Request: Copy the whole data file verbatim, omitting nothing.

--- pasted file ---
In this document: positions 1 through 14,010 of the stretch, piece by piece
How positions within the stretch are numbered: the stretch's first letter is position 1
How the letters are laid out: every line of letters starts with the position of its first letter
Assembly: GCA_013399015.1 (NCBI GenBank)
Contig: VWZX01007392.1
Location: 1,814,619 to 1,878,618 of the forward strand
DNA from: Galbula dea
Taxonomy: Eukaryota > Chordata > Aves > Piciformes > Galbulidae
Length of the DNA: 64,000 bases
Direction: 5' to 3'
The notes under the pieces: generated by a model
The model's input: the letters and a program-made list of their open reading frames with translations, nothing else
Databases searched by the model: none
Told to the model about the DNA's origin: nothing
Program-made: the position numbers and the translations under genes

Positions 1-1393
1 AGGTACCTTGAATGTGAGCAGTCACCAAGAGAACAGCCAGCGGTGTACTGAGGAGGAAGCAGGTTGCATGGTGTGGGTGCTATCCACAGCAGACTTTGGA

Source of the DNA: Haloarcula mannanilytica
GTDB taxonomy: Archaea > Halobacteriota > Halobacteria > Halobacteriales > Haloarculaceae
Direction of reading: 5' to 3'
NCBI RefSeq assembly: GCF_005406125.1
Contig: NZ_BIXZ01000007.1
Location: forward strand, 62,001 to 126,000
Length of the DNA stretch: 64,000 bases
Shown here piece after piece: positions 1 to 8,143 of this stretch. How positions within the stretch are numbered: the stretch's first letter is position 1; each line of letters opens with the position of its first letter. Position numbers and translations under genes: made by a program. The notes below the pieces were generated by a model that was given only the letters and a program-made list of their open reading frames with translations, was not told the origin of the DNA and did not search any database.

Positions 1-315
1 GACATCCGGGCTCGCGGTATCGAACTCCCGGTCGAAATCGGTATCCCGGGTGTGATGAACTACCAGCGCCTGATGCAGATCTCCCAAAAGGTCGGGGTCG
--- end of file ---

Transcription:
In this document: positions 1 through 14,010 of the stretch, piece by piece
How positions within the stretch are numbered: the stretch's first letter is position 1
How the letters are laid out: every line of letters starts with the position of its first letter
Assembly: GCA_013399015.1 (NCBI GenBank)
Contig: VWZX01007392.1
Location: 1,814,619 to 1,878,618 of the forward strand
DNA from: Galbula dea
Taxonomy: Eukaryota > Chordata > Aves > Piciformes > Galbulidae
Length of the DNA: 64,000 bases
Direction: 5' to 3'
The notes under the pieces: generated by a model
The model's input: the letters and a program-made list of their open reading frames with translations, nothing else
Databases searched by the model: none
Told to the model about the DNA's origin: nothing
Program-made: the position numbers and the translations under genes

Positions 1-1393
1 AGGTACCTTGAATGTGAGCAGTCACCAAGAGAACAGCCAGCGGTGTACTGAGGAGGAAGCAGGTTGCATGGTGTGGGTGCTATCCACAGCAGACTTTGGA

Source of the DNA: Haloarcula mannanilytica
GTDB taxonomy: Archaea > Halobacteriota > Halobacteria > Halobacteriales > Haloarculaceae
Direction of reading: 5' to 3'
NCBI RefSeq assembly: GCF_005406125.1
Contig: NZ_BIXZ01000007.1
Location: forward strand, 62,001 to 126,000
Length of the DNA stretch: 64,000 bases
Shown here piece after piece: positions 1 to 8,143 of this stretch. How positions within the stretch are numbered: the stretch's first letter is position 1; each line of letters opens with the position of its first letter. Position numbers and translations under genes: made by a program. The notes below the pieces were generated by a model that was given only the letters and a program-made list of their open reading frames with translations, was not told the origin of the DNA and did not search any database.

Positions 1-315
1 GACATCCGGGCTCGCGGTATCGAACTCCCGGTCGAAATCGGTATCCCGGGTGTGATGAACTACCAGCGCCTGATGCAGATCTCCCAAAAGGTCGGGGTCG